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    How to spot the constellations Perseus and Auriga


    Northern Milky Way. Optical image of the Milky Way running through the northern constellations Cassiopeia, Perseus and Cepheus. North is at top. The Milky Way is the band of light crossing the sky formed from the millions of stars in the plane of our galaxy. Cassiopeia, the queen, is formed from the W of bright stars at centre right. Cepheus, the king, is at upper right. At lower right is the constellation Andromeda, the princess. At lower left is Perseus. These constellations represent a story from ancient Greek mythology in which Perseus rescued Andromeda, the daughter of Cepheus and Cassiopeia, from a monster.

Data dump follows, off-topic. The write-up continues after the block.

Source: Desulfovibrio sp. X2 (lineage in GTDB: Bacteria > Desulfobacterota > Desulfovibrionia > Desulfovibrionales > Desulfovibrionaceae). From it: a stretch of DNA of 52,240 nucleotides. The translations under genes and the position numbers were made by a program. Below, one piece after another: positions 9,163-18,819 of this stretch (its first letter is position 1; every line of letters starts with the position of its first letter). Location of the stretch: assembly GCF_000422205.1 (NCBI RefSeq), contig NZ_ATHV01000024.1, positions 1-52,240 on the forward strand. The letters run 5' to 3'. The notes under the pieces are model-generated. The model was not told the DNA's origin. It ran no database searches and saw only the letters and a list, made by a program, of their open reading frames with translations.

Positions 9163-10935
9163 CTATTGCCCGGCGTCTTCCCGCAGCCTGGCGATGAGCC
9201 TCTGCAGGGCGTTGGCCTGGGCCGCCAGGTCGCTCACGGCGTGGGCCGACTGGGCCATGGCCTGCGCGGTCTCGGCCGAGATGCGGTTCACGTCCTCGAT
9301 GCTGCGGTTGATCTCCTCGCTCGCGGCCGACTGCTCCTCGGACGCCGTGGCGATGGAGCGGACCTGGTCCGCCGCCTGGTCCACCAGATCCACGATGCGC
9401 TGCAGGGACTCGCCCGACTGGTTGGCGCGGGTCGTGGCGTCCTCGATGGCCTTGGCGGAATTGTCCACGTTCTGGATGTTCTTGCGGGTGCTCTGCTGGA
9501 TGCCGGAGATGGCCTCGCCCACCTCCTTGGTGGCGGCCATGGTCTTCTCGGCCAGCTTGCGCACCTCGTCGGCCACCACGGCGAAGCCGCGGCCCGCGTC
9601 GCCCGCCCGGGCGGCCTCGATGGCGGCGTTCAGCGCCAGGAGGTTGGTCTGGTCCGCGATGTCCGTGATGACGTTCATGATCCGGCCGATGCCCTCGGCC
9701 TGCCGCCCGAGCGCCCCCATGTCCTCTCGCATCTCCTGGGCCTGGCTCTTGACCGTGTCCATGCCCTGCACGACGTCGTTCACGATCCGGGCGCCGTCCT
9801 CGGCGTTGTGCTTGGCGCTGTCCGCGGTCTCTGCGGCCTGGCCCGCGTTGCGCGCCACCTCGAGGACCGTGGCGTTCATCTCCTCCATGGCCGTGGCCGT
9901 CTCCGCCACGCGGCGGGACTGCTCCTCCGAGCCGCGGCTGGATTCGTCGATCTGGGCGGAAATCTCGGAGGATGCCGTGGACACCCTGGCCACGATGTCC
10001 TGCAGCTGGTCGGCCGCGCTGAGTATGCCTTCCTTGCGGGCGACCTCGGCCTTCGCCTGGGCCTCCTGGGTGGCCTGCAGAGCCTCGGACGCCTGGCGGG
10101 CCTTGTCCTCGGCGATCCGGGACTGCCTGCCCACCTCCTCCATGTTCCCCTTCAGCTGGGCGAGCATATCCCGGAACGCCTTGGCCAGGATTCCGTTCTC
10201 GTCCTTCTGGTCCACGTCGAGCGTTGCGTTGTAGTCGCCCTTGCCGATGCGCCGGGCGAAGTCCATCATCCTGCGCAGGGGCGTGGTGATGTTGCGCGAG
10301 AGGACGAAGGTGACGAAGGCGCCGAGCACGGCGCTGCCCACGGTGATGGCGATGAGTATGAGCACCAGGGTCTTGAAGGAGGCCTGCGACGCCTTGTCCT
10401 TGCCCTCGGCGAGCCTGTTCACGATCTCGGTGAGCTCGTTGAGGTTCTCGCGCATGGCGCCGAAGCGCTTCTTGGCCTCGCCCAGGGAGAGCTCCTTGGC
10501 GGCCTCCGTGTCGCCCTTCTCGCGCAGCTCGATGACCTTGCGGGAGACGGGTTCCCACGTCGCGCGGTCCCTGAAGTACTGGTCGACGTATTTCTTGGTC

ECKHARD SLAWIK/SCIENCE PHOTO LIBRARY

    THIS week we will be looking for two important constellations that are prominent in the skies around the world during February. They were both named after figures in Greek mythology: Perseus the hero and Auriga the charioteer. They will be visible for most of the evening in the northern hemisphere, but only for an hour or two after sunset in the southern hemisphere, where you should look in a northerly direction.

    Perseus (pictured above) is one of the biggest constellations in the night sky. Its namesake was said to have saved Andromeda from being sacrificed to the sea monster Cetus,…



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